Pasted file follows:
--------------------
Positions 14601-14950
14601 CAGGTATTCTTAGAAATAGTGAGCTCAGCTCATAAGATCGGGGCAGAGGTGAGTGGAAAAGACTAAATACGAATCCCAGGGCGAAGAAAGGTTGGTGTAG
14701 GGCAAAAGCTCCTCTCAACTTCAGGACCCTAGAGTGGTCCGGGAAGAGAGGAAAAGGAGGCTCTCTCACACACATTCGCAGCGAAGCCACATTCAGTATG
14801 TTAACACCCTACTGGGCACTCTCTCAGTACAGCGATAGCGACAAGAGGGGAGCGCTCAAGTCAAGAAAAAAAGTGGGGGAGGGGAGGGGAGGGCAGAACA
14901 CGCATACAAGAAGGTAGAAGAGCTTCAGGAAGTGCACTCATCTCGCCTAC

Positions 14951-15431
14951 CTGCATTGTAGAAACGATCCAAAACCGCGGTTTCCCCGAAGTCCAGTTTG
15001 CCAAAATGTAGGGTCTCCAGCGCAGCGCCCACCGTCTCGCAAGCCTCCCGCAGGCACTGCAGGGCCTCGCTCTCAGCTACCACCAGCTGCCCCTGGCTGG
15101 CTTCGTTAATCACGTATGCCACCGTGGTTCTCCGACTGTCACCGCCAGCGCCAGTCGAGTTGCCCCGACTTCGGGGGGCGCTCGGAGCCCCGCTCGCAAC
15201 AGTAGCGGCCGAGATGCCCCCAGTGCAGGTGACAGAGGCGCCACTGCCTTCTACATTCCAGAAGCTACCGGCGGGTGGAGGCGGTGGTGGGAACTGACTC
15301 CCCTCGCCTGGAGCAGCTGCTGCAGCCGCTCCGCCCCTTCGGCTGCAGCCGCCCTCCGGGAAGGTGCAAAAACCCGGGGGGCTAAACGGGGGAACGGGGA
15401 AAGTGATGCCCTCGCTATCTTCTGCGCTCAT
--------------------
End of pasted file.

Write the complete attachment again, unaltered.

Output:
Positions 14601-14950
14601 CAGGTATTCTTAGAAATAGTGAGCTCAGCTCATAAGATCGGGGCAGAGGTGAGTGGAAAAGACTAAATACGAATCCCAGGGCGAAGAAAGGTTGGTGTAG
14701 GGCAAAAGCTCCTCTCAACTTCAGGACCCTAGAGTGGTCCGGGAAGAGAGGAAAAGGAGGCTCTCTCACACACATTCGCAGCGAAGCCACATTCAGTATG
14801 TTAACACCCTACTGGGCACTCTCTCAGTACAGCGATAGCGACAAGAGGGGAGCGCTCAAGTCAAGAAAAAAAGTGGGGGAGGGGAGGGGAGGGCAGAACA
14901 CGCATACAAGAAGGTAGAAGAGCTTCAGGAAGTGCACTCATCTCGCCTAC

Positions 14951-15431
14951 CTGCATTGTAGAAACGATCCAAAACCGCGGTTTCCCCGAAGTCCAGTTTG
15001 CCAAAATGTAGGGTCTCCAGCGCAGCGCCCACCGTCTCGCAAGCCTCCCGCAGGCACTGCAGGGCCTCGCTCTCAGCTACCACCAGCTGCCCCTGGCTGG
15101 CTTCGTTAATCACGTATGCCACCGTGGTTCTCCGACTGTCACCGCCAGCGCCAGTCGAGTTGCCCCGACTTCGGGGGGCGCTCGGAGCCCCGCTCGCAAC
15201 AGTAGCGGCCGAGATGCCCCCAGTGCAGGTGACAGAGGCGCCACTGCCTTCTACATTCCAGAAGCTACCGGCGGGTGGAGGCGGTGGTGGGAACTGACTC
15301 CCCTCGCCTGGAGCAGCTGCTGCAGCCGCTCCGCCCCTTCGGCTGCAGCCGCCCTCCGGGAAGGTGCAAAAACCCGGGGGGCTAAACGGGGGAACGGGGA
15401 AAGTGATGCCCTCGCTATCTTCTGCGCTCAT